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Richard Davis has expertly crafted a stirring narrative of the last years of Song, focusing on loyalist resistance to Mongol domination as more than just a political event. Davis convincingly argues that Song martyrs were dying for more than dynasty alone: martyrdom can be linked to other powerfully compelling symbols as well. Seen from the perspective of the conquered, the phenomenon of martyrdom reveals much about the cultural history of the Song.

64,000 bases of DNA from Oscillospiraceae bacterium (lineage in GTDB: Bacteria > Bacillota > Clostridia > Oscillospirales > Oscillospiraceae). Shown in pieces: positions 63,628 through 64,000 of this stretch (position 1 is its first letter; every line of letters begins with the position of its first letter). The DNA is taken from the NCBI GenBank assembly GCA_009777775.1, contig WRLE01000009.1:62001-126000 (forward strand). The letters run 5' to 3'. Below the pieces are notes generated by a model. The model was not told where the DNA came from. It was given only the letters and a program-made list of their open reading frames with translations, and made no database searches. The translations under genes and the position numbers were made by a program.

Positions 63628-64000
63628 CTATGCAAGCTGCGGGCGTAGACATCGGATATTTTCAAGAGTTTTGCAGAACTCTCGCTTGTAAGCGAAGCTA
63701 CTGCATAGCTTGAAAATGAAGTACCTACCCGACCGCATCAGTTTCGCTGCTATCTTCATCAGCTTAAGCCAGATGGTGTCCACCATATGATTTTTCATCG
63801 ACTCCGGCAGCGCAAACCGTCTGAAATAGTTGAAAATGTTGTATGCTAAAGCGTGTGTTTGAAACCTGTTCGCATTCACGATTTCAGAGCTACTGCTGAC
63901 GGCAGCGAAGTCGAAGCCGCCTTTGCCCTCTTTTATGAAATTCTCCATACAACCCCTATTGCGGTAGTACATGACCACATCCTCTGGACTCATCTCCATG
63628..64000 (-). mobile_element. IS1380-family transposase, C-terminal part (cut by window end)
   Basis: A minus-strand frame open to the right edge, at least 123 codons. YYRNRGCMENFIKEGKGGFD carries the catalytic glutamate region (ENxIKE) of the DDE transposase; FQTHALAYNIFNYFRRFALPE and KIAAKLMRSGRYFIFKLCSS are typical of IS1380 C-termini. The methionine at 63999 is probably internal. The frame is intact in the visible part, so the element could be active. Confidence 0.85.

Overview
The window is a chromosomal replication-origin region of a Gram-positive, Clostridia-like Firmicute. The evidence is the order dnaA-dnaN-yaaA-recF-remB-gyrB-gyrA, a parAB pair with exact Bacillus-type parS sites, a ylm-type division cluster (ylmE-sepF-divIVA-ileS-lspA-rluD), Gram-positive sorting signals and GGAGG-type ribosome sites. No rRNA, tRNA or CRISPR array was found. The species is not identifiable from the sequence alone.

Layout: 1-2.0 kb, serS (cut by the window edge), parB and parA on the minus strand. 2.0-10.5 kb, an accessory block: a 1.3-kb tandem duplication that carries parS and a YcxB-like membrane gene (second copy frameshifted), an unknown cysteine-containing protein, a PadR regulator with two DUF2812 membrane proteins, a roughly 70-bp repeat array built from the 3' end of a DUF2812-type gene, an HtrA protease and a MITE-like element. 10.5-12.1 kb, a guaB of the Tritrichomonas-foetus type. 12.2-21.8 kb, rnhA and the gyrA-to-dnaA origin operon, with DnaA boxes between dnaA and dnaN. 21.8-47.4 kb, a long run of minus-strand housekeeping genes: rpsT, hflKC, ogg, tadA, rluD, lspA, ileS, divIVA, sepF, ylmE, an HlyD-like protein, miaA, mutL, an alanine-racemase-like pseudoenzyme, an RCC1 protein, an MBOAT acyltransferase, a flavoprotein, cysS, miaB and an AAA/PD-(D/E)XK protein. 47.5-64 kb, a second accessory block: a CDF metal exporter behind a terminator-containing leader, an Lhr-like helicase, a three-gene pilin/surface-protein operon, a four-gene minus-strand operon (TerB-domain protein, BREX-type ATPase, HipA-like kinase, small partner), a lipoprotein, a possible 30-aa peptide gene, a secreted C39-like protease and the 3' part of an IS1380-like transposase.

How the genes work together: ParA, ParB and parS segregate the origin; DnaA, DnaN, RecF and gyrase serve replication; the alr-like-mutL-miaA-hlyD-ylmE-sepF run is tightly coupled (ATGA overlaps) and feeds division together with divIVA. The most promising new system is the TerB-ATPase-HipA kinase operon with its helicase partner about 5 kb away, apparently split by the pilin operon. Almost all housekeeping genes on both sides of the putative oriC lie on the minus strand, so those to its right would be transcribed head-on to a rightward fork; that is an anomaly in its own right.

Davis challenges the traditional view of Song martyrdom as a simple expression of political duty by examining the phenomenon instead from the perspective of material life and masculine identity. He also explores the tensions between the outer court of militant radicals and an inner court run by female regents--tensions that reflect the broader split between factions of Song government as well as societal conflict. Davis reveals the true magnitude of the loyalist phenomenon in this beautifully written, fascinating study of Song political loyalty and cultural values.
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